Soft drink consumption and risk of developing cardiometabolic risk factors and the metabolic syndrome in middle-aged adults in the community.

Dhingra R, Sullivan L, Jacques PF, Wang TJ, Fox CS, Meigs JB, D'Agostino RB, Gaziano JM, Vasan RS
Circulation. 2007 116 (5): 480-8

PMID: 17646581 · DOI:10.1161/CIRCULATIONAHA.107.689935

BACKGROUND - Consumption of soft drinks has been linked to obesity in children and adolescents, but it is unclear whether it increases metabolic risk in middle-aged individuals.

METHODS AND RESULTS - We related the incidence of metabolic syndrome and its components to soft drink consumption in participants in the Framingham Heart Study (6039 person-observations, 3470 in women; mean age 52.9 years) who were free of baseline metabolic syndrome. Metabolic syndrome was defined as the presence of > or = 3 of the following: waist circumference > or = 35 inches (women) or > or = 40 inches (men); fasting blood glucose > or = 100 mg/dL; serum triglycerides > or = 150 mg/dL; blood pressure > or = 135/85 mm Hg; and high-density lipoprotein cholesterol < 40 mg/dL (men) or < 50 mg/dL (women). Multivariable models included adjustments for age, sex, physical activity, smoking, dietary intake of saturated fat, trans fat, fiber, magnesium, total calories, and glycemic index. Cross-sectionally, individuals consuming > or = 1 soft drink per day had a higher prevalence of metabolic syndrome (odds ratio [OR], 1.48; 95% CI, 1.30 to 1.69) than those consuming < 1 drink per day. On follow-up (mean of 4 years), new-onset metabolic syndrome developed in 717 of 4033 participants (17.8%) consuming < 1 drink/day and in 433 of 2006 persons (21.6%) [corrected] consuming > or = 1 soft drink/day [corrected] Consumption of > or = 1 soft drink per day was associated with increased odds of developing metabolic syndrome (OR, 1.44; 95% CI, 1.20 to 1.74), obesity (OR, 1.31; 95% CI, 1.02 to 1.68), increased waist circumference (OR, 1.30; 95% CI, 1.09 to 1.56), impaired fasting glucose (OR, 1.25; 95% CI, 1.05 to 1.48), higher blood pressure (OR, 1.18; 95% CI, 0.96 to 1.44), hypertriglyceridemia (OR, 1.25; 95% CI, 1.04 to 1.51), and low high-density lipoprotein cholesterol (OR, 1.32; 95% CI 1.06 to 1.64).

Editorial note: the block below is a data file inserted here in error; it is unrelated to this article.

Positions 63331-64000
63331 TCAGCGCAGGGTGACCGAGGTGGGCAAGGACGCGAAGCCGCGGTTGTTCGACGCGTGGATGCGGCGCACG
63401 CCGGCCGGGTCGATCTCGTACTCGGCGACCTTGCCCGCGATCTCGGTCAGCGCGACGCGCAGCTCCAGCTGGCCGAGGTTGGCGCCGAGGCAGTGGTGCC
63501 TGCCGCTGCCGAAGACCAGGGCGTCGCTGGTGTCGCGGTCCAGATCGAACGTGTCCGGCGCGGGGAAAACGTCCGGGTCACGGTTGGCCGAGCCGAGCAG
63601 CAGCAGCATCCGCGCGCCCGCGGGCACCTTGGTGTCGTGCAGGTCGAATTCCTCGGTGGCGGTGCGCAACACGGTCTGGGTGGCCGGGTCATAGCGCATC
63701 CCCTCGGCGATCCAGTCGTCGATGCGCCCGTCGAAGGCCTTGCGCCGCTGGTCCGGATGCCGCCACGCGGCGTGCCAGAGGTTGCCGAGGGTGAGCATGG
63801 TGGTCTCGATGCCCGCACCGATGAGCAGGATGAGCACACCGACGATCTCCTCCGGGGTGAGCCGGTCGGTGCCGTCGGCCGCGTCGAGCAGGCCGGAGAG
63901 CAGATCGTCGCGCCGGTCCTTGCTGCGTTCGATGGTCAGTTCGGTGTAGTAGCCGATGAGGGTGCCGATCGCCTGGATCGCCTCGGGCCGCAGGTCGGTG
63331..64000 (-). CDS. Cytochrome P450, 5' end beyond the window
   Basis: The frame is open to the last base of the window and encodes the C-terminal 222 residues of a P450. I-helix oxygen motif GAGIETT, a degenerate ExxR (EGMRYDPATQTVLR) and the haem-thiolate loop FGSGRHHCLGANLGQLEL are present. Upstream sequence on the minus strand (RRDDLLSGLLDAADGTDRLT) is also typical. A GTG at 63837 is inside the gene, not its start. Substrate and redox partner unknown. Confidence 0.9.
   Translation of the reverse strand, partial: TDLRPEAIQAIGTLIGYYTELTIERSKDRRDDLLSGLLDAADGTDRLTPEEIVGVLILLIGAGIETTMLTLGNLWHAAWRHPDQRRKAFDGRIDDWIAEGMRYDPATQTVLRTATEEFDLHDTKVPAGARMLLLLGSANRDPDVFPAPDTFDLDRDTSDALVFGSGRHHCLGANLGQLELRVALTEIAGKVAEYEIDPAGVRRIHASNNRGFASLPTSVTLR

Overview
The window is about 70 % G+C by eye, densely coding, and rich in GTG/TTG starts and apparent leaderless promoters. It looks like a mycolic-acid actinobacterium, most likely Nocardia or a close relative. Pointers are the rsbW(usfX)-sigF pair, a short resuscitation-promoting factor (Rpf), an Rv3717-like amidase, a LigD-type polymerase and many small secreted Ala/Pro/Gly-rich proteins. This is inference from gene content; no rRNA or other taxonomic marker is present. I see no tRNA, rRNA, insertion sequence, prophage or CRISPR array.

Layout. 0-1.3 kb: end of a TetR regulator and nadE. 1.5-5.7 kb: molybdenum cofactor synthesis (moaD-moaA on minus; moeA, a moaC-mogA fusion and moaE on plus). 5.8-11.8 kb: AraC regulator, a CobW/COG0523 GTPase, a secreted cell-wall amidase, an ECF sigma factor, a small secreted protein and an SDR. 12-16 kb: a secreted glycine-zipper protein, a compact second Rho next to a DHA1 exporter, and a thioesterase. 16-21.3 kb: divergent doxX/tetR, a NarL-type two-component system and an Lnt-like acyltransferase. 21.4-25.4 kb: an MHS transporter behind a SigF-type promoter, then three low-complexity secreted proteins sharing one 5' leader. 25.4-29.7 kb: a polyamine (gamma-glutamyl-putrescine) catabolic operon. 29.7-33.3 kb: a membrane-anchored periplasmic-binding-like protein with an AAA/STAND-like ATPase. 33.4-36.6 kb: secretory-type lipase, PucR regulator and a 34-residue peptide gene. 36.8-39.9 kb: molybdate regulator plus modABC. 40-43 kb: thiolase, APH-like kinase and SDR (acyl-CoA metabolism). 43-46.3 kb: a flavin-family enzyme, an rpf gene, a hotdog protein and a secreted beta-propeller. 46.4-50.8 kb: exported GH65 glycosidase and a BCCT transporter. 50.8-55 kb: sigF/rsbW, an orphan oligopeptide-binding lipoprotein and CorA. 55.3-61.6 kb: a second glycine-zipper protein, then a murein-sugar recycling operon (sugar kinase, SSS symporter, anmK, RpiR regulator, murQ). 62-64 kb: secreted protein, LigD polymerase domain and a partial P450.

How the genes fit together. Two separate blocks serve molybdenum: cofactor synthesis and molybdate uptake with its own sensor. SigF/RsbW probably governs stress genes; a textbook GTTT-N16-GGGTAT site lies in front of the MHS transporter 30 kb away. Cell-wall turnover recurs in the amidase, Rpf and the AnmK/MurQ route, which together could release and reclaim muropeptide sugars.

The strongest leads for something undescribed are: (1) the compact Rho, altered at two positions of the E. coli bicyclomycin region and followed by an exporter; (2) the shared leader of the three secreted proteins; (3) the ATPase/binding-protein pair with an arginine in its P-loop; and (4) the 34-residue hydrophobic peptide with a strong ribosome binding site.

CONCLUSIONS - In middle-aged adults, soft drink consumption is associated with a higher prevalence and incidence of multiple metabolic risk factors.

MeSH Terms (30)

Aged Caffeine Carbonated Beverages Cholesterol, LDL Cohort Studies Cross-Sectional Studies Diabetes Mellitus, Type 2 Diet Energy Intake Feeding Behavior Female Follow-Up Studies Glucose Intolerance Humans Hypertension Hypertriglyceridemia Incidence Life Style Male Metabolic Syndrome Middle Aged Motor Activity Obesity Prospective Studies Risk Factors Smoking Sucrose Surveys and Questionnaires Sweetening Agents United States

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